have passed through the mind of a practicing dairy veterinarian
from the hills of rural western Wisconsin. In reading through it,
many of Doc’s tales bring back pleasant and unpleasant memories
of those good of cow milking days!

Paradox Engines Thanks to Allan C. Hoover, 2133
Fourteenth St., Peru, IL 61354 for sending along the patent
drawings on the little Paradox engine we talked about in the past
few issues. We reproduce it here (Photo 26/12/44) for your present
reading interest and your future model making pleasure.

26/9/2 Green IHC LA Engines Brian E. Hepperly
sends us this photo of a 1937 IHC LA engine, s/n LAA 25637 which
had a red flywheel, red belt pulley, and the remainder of the
engine was green, just like the old IHC Type M engines. Brian
bought this engine from the original owner, and he said it was that
way when he bought it new. Brian used DuPont Dulux 546-D which
appears to be a very close match. Brian’s address is 859
Morning Glory Lane, Beloit, WI 53511.

26/9/21 Unidentified Outboard Several people
wrote to tell us that this is the power head from a Johnson 5 HP
outboard, a design that was used from about 1939 up to about 1950.
We also received the following list of the Johnson outboard serial
numbers:

1922

506

3930

1923

39314

7500

1924

75014

20,000

1925

20,001

30,559

1926

30,560

44,977

1927

44,978

65,524

1928

65,525

96,408

1929

96,409

120,000

1930

120,001

152,777

1931

152,778

161,326

1932

161,327

167,430

1933

167,431

208,583

1934

208,584

219,371

1935

219,372

232,156

1936

232,157

252,675

1937

252,676

283,888

1938

283,889

315,166

1939

315,167

355,971

1940

355,972

397,900

1941

397,901

439,206

1942

439,207

460,782

1943

460,783

491,736

1946

491,737

538,800

1947

538,801

614,514

1948

614,515

698,874

1949

698,875

787,023

1950

787,024

869,939

Note: We also received a nice letter from Frank J. Burris, the
man who originally asked for the identification of this engine. He
reports that he received a great many letters, and wishes to thank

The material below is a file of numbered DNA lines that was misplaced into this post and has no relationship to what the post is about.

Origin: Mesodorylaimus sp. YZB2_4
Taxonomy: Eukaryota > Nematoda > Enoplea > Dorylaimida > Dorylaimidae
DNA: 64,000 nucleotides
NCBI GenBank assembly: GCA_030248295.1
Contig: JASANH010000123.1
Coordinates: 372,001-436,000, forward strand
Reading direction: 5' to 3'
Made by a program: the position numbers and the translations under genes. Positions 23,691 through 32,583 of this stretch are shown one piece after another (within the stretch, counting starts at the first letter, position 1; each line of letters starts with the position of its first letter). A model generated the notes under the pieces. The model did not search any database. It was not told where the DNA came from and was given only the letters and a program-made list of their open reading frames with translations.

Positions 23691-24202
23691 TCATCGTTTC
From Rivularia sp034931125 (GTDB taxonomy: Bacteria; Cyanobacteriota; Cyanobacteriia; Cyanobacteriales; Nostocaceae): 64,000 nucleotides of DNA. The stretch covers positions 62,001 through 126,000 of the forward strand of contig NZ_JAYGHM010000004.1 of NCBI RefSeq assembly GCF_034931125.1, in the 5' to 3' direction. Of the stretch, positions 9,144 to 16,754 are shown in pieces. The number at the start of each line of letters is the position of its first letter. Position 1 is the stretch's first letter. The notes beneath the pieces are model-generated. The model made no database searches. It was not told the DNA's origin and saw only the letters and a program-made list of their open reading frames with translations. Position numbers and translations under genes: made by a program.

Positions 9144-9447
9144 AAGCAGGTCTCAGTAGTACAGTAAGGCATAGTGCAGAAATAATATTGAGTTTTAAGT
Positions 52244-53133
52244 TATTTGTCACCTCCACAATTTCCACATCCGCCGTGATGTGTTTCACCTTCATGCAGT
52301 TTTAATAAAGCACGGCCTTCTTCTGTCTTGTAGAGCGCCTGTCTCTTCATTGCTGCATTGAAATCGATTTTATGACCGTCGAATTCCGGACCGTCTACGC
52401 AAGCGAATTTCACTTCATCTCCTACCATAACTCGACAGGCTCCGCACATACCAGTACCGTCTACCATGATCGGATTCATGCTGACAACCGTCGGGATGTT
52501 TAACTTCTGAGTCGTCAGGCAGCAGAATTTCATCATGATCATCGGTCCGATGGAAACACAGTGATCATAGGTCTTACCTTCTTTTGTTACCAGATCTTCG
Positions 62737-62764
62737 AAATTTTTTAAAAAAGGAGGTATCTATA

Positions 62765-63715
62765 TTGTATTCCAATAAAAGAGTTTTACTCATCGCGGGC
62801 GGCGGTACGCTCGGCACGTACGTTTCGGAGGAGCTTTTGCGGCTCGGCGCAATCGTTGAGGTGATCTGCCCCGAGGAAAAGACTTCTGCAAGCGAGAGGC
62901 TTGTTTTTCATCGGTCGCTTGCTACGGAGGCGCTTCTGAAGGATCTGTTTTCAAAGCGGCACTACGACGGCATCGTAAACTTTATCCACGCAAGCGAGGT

everyone for their help!

A CLOSING WORD

This issue closes out the twenty-sixth year of continuous
publication for GEM. In thinking about the past year’s events,
we often went back to the question asked of us more than any other,
‘Don’t you get bored to death answering the same questions,
month after month, and year after year?’ We’d be a little
less than honest if we didn’t flat out tell you that sometimes
it gets a bit tedious when we constantly tell people the correct
color for a John Deere E engine or a IHC LA model. However,
it’s a bit like any other task in life, there are also the good
points that far outweigh the daily tedium. One of them is that
rarely does an issue go by in which we don’t hear of a new
engine, a new tractor, or some piece of equipment that few people
know about. We also must tell you that it’s enjoyable reading
your letters, but on the other hand, we’re not so good at
getting them answered on a personal basis. There simply aren’t
enough hours in a day or days in a week. That’s why we prefer
if you send your inquiries direct to GEM. That way they keep a
photocopy and send your letter on to me. Then, if anything goes
astray, we can get things straightened out. Also, if you can
minimize your phone calls, it will be appreciated. We greatly enjoy
getting on the gabber, but most days of our week are involved in
this work, and come evening, we like to set back, drink a cup of
tea, and be an absolute dolt! Keep those letters and articles
coming…we’ve plowed a lot of ground over the past quarter
century plus one, but there’s still a lot more to go! See you
next month!